Cooking from Rasa Chandrika seems easy enough – the instructions are direct and the metric system has been introduced into each edition since the seventh Marathi version. This makes cooking from it, even for a cook unfamiliar with the cuisine, much simpler. Certain recipes, however, resort to non-standard measurements for ingredients like “3/4 coconut grated” or “small ball of tamarind”, but in general, precise measurements are followed leaving out the guesswork. Unfortunately, many recipes do not provide time frames, which is disconcerting especially when cooking with new ingredients.

The first recipe we tried from the book is a kadi or a coconut curry. There are several versions of kadi in the book, and we chose one with fried cumin seeds, garlic and peppercorns. Tamarind (a “small” ball), grated coconut (from one coconut) and red chilies are ground to a paste with the cumin, garlic and peppercorns and then brought to a boil with water. The resulting gravy is thick and tangy, but would have benefited from more precise quantities of the key ingredients.

The second recipe we tested is one for a sweet khichdi that is cooled and cut into squares. We were apprehensive about the recipe since it makes no mention of the best type of rice to use for this particular dish, or even how long it needs to cook for. But the resulting squidgy squares of rice, green gram and jaggery were mildly sweet, creamy and delicious.

The Home Remedies section of the book acts as a stand-in for motherly or grandmotherly wisdom that would usually be passed down in a family. An entire sub-section is dedicated to caring for a baby, including what to do in the case of “green diarrhea” and a sweetly reassuring section on what to do “when the baby cries incessantly”. The Common Ailments section, however, is on shakier grounds with its advice. Take the section on headaches: “At four o’clock in the morning, the migraine patient should eat two jilebees and drink cold water and go to bed again…pedhas can also be used instead of jilebees”.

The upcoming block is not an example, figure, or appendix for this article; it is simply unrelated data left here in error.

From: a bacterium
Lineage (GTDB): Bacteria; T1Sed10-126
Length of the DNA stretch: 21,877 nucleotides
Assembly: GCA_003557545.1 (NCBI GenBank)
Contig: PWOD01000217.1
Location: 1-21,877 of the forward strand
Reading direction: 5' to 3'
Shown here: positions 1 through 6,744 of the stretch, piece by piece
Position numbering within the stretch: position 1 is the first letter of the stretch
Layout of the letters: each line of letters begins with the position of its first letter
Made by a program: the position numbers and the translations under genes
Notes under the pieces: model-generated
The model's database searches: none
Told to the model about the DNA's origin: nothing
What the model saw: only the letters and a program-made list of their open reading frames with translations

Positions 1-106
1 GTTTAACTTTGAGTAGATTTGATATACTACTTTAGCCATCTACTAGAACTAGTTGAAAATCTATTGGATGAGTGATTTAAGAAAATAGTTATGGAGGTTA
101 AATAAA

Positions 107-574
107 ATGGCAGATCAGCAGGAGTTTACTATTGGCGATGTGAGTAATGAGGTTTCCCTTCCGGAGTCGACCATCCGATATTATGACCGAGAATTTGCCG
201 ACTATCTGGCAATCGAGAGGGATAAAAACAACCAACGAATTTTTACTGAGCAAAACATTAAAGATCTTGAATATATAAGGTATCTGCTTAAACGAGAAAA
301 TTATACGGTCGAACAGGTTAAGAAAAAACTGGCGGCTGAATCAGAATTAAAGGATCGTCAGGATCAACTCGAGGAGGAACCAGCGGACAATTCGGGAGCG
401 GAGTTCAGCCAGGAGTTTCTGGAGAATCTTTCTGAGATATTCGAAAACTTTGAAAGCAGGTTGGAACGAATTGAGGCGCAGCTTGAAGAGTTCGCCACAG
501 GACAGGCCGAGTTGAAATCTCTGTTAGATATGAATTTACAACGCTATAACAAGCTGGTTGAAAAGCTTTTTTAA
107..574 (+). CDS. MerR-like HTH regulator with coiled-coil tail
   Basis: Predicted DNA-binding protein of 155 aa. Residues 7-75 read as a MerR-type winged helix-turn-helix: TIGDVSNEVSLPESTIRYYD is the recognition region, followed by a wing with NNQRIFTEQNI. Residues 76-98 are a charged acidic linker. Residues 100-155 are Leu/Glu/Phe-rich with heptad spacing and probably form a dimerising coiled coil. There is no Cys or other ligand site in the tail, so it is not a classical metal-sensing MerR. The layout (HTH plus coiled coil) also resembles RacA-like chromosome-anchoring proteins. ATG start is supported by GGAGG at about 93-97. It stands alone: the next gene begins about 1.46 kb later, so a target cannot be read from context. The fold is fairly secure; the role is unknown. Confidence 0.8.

Given the community’s history of migration, and the size of its diaspora, it is little wonder that the book is still in print and likely to be found in every Konkani household. The cookbook sold out its first 1,000 copies within a month. It was then eventually translated to Hindi and English, and the Marathi edition is now well into its ninth print.

Recipe for Sweet Khichdi

1 cup rice
1 cup green gram dal
1 ½ cup jaggery
4 cups water
1 cup grated coconut
8 cardamoms
1 ½ tbsp. ghee

Wash the rice and dal and keep it aside for 15 minutes.
Heat 1 tbsp ghee in a vessel and roast the rice and dal in it till the rice is whitish in colour.
Add four cups of water and cook in the cooker.
Remove the vessel from the cooker after the mixture of rice and dal is cooked well. Add jaggery, grated coconut and powdered cardamom.
Stir it on a low fire till the khichdi thickens and the jaggery is absorbed. Then remove the vessel from the heat.
Coat a deep thali with the remaining ½ tbsp. ghee and spread the khichdi evenly in it.
When it cools, cut it into large rectangular pieces and serve.

All photos by Aysha Tanya.